Clinical evidence suggests antimalarial drug is effective on COVID-19 patients
By Pan Zhaoyi
Photo via social media

Photo via social media

Chloroquine phosphate, an antimalarial drug that has been on the market for many years, has proved to be effective against the novel coronavirus, according to Sun Yanrong, deputy director of the biological center under China's Ministry of Science and Technology (MST).

Sun said that the clinical evidence from over 10 hospitals in Beijing, Guangzhou and Hunan Province shows the cure rate of patients who are negative in nucleic acid tests after treatment with the antimalarial drug is higher than in the controlled group. "Over 100 patients have shown no signs of side effects," she added.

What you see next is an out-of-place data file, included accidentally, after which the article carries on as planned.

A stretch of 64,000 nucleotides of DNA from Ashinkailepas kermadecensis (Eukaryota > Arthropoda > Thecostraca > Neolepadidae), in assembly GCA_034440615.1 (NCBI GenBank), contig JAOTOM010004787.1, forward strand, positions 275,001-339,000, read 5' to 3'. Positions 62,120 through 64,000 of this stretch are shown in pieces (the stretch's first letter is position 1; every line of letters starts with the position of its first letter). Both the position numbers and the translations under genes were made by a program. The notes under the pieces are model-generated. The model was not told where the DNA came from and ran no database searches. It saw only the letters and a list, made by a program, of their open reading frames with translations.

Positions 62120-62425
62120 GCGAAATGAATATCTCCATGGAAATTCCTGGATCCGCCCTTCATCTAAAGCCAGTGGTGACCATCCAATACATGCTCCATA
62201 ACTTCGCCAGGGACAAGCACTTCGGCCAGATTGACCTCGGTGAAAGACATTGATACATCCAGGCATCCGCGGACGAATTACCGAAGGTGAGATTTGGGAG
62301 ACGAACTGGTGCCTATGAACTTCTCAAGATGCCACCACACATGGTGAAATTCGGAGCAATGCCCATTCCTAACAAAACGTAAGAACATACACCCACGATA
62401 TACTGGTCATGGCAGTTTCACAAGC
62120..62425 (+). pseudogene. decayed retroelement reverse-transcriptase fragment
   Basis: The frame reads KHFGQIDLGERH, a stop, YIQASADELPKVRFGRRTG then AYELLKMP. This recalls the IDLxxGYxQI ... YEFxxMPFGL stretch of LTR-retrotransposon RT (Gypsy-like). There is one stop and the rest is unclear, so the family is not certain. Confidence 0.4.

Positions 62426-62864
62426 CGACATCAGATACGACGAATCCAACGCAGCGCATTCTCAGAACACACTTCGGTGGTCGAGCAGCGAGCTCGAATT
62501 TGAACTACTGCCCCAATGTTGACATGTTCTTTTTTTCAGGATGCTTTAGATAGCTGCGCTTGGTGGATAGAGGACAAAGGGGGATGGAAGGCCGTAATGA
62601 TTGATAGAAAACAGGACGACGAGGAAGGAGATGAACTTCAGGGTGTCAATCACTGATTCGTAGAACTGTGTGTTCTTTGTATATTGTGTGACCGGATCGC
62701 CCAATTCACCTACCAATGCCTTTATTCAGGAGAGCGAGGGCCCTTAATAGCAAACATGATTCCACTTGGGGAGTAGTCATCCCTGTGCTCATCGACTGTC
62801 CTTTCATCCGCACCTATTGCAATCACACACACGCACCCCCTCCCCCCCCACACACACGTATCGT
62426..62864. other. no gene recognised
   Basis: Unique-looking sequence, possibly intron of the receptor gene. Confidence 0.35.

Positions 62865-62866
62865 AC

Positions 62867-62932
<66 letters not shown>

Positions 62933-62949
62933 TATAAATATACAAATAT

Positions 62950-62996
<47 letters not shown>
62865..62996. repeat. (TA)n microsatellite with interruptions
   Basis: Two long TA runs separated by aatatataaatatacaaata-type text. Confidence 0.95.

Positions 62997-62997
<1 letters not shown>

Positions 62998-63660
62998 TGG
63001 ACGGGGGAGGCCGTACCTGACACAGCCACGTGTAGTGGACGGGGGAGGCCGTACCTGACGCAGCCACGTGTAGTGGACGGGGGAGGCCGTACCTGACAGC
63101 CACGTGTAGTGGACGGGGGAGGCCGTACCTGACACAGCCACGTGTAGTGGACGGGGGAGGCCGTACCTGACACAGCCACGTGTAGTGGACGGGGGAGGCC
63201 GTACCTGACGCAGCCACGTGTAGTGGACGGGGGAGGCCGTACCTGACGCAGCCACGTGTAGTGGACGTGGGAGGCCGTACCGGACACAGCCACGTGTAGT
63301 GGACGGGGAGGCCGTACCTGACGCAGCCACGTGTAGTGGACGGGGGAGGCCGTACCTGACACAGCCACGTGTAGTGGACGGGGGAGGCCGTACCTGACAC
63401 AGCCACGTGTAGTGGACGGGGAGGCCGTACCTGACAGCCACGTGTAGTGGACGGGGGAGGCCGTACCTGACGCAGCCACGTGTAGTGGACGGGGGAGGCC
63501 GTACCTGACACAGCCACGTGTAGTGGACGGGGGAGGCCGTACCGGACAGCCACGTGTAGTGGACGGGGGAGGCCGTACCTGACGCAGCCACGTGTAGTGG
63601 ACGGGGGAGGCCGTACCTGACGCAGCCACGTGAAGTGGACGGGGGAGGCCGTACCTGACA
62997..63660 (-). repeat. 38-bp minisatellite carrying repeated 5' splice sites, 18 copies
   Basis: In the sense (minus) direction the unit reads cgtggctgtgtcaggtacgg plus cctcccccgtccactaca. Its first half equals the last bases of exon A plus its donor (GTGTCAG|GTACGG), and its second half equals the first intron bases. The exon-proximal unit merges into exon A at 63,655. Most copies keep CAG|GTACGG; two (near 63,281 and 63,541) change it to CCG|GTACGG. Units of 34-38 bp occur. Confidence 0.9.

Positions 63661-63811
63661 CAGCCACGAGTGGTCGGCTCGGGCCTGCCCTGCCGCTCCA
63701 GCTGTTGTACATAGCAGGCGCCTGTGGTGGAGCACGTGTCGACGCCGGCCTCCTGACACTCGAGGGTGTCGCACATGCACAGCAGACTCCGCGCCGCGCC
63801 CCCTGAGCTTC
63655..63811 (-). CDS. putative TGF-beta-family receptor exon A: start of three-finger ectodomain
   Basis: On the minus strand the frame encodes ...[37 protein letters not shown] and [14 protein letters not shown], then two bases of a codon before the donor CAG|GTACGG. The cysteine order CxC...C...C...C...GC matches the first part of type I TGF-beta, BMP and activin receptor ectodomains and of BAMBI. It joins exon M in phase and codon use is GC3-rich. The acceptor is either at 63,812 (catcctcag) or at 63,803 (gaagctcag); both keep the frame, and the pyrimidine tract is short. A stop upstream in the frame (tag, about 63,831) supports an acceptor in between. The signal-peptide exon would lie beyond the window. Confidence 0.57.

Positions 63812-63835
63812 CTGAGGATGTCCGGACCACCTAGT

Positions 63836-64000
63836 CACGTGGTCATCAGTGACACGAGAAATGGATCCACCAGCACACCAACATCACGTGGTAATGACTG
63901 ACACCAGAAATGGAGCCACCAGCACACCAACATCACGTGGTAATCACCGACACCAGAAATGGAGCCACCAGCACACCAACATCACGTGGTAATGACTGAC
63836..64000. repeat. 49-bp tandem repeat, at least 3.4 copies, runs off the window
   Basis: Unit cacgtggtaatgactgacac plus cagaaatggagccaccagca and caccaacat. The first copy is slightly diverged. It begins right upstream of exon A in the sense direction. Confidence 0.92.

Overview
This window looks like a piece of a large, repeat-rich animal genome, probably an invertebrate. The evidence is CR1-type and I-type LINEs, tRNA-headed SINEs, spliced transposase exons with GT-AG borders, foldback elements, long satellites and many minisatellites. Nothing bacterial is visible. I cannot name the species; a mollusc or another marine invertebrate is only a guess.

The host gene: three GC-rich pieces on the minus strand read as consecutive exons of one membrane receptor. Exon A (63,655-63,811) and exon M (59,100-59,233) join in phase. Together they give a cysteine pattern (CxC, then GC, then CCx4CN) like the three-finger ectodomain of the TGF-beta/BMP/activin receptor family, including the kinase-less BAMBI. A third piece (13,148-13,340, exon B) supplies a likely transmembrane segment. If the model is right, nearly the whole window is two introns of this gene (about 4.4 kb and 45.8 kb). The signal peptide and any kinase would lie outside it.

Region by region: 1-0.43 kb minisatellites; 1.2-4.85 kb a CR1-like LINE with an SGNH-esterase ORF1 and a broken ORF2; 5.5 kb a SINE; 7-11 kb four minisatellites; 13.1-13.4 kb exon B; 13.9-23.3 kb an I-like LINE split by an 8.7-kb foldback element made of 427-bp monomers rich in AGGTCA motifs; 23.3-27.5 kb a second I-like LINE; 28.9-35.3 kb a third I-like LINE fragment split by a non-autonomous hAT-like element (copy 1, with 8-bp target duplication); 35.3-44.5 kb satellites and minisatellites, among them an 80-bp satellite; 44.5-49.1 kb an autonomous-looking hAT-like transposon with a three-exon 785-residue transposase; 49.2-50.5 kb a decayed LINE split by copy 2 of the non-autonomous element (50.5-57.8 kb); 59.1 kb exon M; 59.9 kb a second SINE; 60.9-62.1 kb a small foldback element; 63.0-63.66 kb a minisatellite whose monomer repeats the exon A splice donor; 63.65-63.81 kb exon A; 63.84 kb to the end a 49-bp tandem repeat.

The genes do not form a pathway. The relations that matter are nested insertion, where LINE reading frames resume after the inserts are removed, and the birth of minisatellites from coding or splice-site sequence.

Experts from the MST, the National Health Commission (NHS) and the State Food and Drug Administration unanimously agreed that chloroquine phosphate is a safe drug and called for its inclusion in the new edition of clinical guidelines for doctors fighting against the novel coronavirus.

What you need to know about the antimalarial drug

Chloroquine phosphate has been used clinically for over 70 years. Previous clinical evidence has made it very clear that the drug not only has antimalarial effects but also antiviral effects that are effective against a wide range of viruses. Besides, it can also regulate the body's immune system. 

The mechanism is that the chloroquine can interfere with the biosynthesis of nucleic acids, thus preventing DNA replication and RNA transcription.